Finance pro wins fire post

Finance pro wins fire post

By Richard Jacques

Winning over the voters with his financial management background, challenger Donald O’Brien soundly defeated incumbent Rudy Barranco in the Manhasset-Lakeview fire/water commissioner election Tuesday.

Earning 448 votes to Barranco’s 200, O’Brien said he is “happy” that the voters have chosen him to represent them.

Officially named as “water commissioner,” O’Brien will join current commissioners Andrew Martin and Brian Morris beginning Jan. 1 serving dual responsibilities on the district water and fire commissions.

“I think it’s a good balance,” said commissioner-elect O’Brien, who beat an experienced fireman by running by running on a platform of fiscal responsibility.

Currently an independent contractor in commercial real estate finance, O’Brien has 25 years of experience in commercial finance and acquisitions as an employee with both Lehman Brothers and E.F. Hutton.

Now with duel responsibilities and in charge of a $9 million water budget and a $5.7 fire budget, O’Brien said one of the first goals of his three-year term is to improve the budget process and add to reserves.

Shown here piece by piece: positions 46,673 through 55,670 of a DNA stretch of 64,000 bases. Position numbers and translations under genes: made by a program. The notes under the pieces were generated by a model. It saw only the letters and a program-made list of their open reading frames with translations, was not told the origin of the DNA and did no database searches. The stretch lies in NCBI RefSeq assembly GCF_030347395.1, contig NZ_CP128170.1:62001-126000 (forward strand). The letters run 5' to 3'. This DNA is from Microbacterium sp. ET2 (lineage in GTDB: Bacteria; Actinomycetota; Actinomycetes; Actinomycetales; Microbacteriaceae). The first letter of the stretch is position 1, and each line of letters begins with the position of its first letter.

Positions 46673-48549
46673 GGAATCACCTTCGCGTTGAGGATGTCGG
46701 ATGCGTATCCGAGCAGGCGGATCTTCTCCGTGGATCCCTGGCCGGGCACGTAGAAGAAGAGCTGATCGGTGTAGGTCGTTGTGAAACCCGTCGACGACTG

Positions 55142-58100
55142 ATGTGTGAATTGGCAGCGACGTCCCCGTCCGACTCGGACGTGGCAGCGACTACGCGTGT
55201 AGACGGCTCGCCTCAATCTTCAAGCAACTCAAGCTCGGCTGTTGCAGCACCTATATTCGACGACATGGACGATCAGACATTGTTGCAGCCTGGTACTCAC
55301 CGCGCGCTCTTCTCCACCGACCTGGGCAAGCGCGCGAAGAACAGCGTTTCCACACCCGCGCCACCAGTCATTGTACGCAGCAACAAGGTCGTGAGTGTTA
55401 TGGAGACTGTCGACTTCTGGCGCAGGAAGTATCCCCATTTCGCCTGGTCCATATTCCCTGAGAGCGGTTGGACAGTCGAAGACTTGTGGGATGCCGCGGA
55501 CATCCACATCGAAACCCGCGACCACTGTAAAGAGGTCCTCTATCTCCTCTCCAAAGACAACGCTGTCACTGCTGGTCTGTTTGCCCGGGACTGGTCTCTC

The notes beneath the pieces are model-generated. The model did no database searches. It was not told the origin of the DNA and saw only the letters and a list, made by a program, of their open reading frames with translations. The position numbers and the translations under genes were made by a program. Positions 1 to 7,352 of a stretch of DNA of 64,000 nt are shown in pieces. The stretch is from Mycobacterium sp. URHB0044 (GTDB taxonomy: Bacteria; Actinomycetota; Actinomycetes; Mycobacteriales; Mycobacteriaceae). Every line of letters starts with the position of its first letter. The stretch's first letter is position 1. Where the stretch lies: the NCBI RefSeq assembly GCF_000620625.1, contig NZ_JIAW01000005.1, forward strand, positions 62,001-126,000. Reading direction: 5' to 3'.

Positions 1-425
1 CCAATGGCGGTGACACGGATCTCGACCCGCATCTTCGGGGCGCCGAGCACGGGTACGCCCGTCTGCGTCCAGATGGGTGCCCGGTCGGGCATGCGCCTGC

The reserve funds, needed to buy new equipment, dropped to zero in 2010 and are currently at $400,000, according to O’Brien. He said if there is little or no money reserved it will wind up costing taxpayers more money. He said he hopes to increase reserve levels by at least $100,000.

“Just to replace a truck is $450,000” he said.

O’Brien said he was not satisfied with the job that his opponent was doing so he decided to challenge him and add his expertise to the board.

Elected in 2007, Commissioner Barranco was defeated after one term.

“I really thought that the person that was in office really wasn’t doing a good job,” said O’Brien, a district resident since the age of 10.

With scheduled meetings twice per week, commissioners receive a stipend of $100 per meeting for fire and water responsibilities. O’Brien said it’s not about the money, it’s about helping his neighborhood.

“If you’re really interested in the community, it’s the right thing to do,” said O’Brien.

With a population of 46,000, the fire district is made up of five fire companies; two in Manhasset, two in Great Neck and one in New Hyde Park. The district covers an area of about 10 square miles which includes most of Manhasset except for the Village of Plandome, all of Great Neck south of the railroad tracks and a small portion of New Hyde Park ending before Hillside Avenue.

The water district produces its supply of potable water through the use of 18 separate wells located at 13 different sites throughout the Manhasset-Lakeville area.


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